Apr 11, 2019
Children as young as four can learn the principles of responsible philanthropy, and they are more than willing participants in the decision-making process. This is the finding from a study at Britain’s University of Kent.
A group of 150 children aged 4 to 8 years were presented information about a series of charitable causes worthy of their donations. They delved into the details about the needs of each, and they were each provided with a sum of 100 pounds to donate to one or more charities.
The children of all ages demonstrated remarkable understanding of detail and wisdom in their choices. Most donations went to the poor and homeless (28%), assisting wildlife (26%), and helping needy children (27%). Fewer funds went to medical research (12%) and international charities (7%) as it was more difficult for the kids to understand and relate to these causes.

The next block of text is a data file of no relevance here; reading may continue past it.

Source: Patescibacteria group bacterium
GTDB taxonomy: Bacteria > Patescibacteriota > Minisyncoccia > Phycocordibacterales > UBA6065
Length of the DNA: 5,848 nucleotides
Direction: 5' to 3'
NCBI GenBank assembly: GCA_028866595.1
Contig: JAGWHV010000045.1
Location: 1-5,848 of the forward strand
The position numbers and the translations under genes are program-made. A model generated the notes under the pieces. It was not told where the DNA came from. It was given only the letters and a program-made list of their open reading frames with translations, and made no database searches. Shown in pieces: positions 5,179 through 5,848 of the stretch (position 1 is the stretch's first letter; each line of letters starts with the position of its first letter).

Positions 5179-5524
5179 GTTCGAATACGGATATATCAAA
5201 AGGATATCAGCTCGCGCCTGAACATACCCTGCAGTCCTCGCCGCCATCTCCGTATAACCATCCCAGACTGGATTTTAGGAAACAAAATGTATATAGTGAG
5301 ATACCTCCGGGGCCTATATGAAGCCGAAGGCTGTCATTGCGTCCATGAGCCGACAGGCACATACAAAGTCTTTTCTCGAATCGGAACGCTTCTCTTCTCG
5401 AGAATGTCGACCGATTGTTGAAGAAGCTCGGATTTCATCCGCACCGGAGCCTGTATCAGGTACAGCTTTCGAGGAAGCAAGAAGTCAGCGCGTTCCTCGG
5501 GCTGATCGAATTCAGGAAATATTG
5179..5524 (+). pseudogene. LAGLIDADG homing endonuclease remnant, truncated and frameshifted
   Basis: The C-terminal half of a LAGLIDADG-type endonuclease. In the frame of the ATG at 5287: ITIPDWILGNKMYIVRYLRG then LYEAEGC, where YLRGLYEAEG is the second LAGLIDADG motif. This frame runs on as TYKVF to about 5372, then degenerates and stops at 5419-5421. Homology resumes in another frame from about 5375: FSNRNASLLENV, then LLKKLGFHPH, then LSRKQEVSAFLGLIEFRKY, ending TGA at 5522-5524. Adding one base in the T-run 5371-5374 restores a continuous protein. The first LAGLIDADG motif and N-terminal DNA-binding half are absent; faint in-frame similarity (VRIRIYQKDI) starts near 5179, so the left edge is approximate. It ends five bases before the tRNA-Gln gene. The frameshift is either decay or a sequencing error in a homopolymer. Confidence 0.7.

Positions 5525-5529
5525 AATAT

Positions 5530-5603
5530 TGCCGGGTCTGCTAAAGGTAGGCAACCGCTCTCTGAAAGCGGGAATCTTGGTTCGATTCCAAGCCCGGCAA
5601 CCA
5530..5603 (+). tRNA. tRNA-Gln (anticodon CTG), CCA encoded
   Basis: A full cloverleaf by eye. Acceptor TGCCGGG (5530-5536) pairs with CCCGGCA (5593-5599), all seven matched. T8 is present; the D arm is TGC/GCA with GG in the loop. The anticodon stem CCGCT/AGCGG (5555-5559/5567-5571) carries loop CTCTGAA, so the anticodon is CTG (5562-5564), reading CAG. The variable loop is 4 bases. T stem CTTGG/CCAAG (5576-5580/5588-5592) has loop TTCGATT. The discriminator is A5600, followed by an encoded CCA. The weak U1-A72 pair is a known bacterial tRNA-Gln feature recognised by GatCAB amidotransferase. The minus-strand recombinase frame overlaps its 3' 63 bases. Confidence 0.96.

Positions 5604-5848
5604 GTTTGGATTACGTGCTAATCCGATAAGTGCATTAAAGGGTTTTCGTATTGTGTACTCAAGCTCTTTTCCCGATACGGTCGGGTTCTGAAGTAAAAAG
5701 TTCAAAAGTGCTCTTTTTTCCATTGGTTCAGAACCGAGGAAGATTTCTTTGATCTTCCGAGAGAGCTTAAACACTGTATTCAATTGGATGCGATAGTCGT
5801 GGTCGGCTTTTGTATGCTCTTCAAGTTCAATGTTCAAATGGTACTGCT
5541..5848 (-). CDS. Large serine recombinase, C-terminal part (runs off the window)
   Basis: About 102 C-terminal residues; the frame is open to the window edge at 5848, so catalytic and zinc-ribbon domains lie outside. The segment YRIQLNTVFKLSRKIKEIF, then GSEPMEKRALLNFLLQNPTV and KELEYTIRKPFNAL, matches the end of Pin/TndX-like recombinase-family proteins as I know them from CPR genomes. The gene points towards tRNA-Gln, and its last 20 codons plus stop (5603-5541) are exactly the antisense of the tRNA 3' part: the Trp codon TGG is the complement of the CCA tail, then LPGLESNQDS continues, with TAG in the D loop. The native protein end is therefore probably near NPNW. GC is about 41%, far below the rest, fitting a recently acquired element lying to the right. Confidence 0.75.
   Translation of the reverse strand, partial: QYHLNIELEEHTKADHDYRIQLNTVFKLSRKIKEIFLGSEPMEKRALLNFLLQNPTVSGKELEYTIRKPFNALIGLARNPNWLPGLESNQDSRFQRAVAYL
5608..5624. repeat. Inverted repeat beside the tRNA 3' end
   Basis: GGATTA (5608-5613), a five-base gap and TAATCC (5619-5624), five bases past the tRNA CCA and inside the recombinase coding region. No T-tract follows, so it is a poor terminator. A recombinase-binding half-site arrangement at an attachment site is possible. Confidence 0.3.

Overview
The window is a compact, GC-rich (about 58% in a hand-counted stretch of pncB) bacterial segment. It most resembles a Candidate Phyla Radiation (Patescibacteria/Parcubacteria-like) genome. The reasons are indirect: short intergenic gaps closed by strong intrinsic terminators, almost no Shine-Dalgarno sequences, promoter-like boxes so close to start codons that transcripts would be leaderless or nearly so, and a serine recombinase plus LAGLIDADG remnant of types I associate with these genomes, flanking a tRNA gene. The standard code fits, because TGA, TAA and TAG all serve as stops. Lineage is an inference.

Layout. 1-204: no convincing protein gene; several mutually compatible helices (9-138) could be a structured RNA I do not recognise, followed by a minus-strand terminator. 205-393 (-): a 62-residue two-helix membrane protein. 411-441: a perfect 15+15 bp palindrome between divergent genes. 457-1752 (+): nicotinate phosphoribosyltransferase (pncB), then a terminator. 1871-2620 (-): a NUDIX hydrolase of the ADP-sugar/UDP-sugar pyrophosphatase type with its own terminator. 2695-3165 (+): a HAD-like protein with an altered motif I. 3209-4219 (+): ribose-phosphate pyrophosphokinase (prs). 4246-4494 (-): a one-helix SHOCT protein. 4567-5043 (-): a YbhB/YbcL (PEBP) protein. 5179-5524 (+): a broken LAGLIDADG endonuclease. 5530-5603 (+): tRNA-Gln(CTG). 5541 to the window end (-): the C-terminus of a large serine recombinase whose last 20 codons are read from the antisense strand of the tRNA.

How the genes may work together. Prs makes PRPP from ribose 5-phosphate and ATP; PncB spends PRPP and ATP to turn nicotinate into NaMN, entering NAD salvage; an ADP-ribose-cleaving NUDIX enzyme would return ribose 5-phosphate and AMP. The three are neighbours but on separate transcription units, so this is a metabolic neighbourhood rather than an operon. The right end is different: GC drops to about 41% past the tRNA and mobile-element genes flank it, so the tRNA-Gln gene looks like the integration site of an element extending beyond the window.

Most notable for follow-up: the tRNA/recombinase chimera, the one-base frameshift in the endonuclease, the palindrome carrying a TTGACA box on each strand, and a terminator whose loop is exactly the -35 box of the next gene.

A key parenting principle is given children a role in decision-making for themselves and for their families. You provide a closed set of alternatives all of which are safe, healthy, and positive. Then let the kids make their decisions.
For instance….It’s time for dinner. Which color plate would you like to eat on?
It’s ultra-important in child development for kids to shoulder increasing responsibility for their own lives. In fact, they demand it, and if you refuse to delegate some decision-making to them, they become increasingly rebellious even to the point of being self-destructive.
Children are exposed to more information fast and faster in our digital world. Give them room to mature, and delight in their accomplishments.
University of Kent. "Children should help choose the charities their schools and families support." ScienceDaily. ScienceDaily, 4 April 2019. <www.sciencedaily.com/releases/2019/04/190404124813.htm>.
#Parenting #charity #philanthropy #decisionmaking #childhood #responsibility